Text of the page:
Sound System culture was very important to the black community because after a hard week’s work, come Saturday, everybody was going to the Blues dances. If the black family was lucky enough to scrape up enough money to buy a house, or to pay the mortgage, they always left the basement empty where they would have parties. It was a way for the people to gather and to swap noise about the week’s work, and also to hear about what was going on in Jamaica. So Sound System was a vital, vital connection – in a similar way to what Rap music is today – in communicating what was going on in the streets. Every area had its own sound system. In Hackney you had Admiral Ken, Count Shelley, and loads of others. Then in south London and Brixton you had Sir Coxone Sound and Saxon Studio International. The only rules in those dances were you never stood on a man’s shoes. The atmosphere was usually great, but very tense.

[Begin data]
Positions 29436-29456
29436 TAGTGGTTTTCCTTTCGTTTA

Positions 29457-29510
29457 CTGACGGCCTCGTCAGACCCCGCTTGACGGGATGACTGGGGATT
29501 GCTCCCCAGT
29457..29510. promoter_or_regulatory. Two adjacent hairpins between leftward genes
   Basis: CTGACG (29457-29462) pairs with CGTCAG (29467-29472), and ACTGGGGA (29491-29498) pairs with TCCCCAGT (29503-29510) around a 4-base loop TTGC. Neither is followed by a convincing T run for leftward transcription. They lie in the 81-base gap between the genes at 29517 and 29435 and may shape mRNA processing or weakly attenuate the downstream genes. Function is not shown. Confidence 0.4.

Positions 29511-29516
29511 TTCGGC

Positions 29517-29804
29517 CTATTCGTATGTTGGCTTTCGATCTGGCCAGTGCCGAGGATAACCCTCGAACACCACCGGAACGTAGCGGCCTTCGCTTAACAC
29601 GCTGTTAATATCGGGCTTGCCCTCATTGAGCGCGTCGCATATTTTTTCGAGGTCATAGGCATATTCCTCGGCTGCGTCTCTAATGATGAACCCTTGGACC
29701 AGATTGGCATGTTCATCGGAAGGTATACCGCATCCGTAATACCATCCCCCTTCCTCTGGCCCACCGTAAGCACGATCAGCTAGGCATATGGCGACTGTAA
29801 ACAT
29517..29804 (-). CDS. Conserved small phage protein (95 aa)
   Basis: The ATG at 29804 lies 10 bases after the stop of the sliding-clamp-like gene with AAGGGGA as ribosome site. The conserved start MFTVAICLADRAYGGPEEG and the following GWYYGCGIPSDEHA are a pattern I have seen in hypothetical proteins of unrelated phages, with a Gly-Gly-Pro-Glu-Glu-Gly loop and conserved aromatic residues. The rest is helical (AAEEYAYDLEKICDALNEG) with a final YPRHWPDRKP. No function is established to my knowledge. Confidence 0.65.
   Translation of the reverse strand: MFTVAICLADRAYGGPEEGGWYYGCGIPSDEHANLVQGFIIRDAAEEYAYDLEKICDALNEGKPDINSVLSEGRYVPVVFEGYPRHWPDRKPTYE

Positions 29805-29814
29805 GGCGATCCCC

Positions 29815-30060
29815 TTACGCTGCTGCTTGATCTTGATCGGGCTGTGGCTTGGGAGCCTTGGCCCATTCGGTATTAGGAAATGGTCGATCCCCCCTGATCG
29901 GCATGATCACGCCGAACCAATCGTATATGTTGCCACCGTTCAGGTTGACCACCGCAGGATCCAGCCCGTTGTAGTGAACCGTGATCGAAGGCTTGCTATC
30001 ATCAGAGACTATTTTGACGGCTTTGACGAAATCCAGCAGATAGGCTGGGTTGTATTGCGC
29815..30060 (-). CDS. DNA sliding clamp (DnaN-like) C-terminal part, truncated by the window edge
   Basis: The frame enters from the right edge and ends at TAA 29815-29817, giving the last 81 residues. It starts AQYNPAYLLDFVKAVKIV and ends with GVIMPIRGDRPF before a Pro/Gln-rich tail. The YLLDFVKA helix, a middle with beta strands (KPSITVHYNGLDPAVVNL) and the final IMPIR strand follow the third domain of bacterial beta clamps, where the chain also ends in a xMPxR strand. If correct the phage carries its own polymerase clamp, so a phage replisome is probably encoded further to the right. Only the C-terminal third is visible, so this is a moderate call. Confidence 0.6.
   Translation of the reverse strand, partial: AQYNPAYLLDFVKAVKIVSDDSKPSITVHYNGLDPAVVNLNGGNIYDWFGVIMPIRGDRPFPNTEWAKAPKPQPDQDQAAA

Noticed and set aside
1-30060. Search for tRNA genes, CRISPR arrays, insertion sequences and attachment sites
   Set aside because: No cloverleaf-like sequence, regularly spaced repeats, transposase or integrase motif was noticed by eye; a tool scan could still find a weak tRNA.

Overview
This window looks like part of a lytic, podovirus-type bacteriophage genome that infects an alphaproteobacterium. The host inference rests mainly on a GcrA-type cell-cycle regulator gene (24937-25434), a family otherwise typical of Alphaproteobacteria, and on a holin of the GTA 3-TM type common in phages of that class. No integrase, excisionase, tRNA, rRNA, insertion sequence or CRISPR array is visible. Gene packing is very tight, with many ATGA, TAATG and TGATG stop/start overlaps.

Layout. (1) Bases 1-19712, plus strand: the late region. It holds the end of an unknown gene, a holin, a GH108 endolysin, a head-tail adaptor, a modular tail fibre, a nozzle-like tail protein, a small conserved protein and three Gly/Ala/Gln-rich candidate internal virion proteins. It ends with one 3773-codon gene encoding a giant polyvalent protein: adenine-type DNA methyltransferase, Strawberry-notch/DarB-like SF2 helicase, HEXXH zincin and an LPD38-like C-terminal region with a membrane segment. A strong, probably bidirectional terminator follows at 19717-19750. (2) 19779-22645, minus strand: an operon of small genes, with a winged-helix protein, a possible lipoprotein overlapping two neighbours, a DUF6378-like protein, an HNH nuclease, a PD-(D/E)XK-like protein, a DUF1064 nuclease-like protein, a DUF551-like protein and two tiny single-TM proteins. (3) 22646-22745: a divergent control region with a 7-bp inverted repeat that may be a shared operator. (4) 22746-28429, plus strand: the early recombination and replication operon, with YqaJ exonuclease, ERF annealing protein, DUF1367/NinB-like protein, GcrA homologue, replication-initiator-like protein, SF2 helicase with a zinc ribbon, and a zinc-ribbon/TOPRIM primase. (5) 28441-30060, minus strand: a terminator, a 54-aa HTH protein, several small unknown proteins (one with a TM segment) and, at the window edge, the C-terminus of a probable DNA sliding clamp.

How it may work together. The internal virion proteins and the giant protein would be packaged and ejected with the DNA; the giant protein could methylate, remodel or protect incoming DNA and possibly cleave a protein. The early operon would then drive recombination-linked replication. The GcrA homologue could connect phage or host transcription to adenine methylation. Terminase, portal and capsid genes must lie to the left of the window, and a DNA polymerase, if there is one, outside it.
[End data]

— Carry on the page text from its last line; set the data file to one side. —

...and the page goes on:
Yes. I went to a couple of Saxon dances. The vibe was intense, but I loved it. You’ve worked with some of the most influential cultural icons of the 20th century. In particular, Bob Marley. How did you meet him?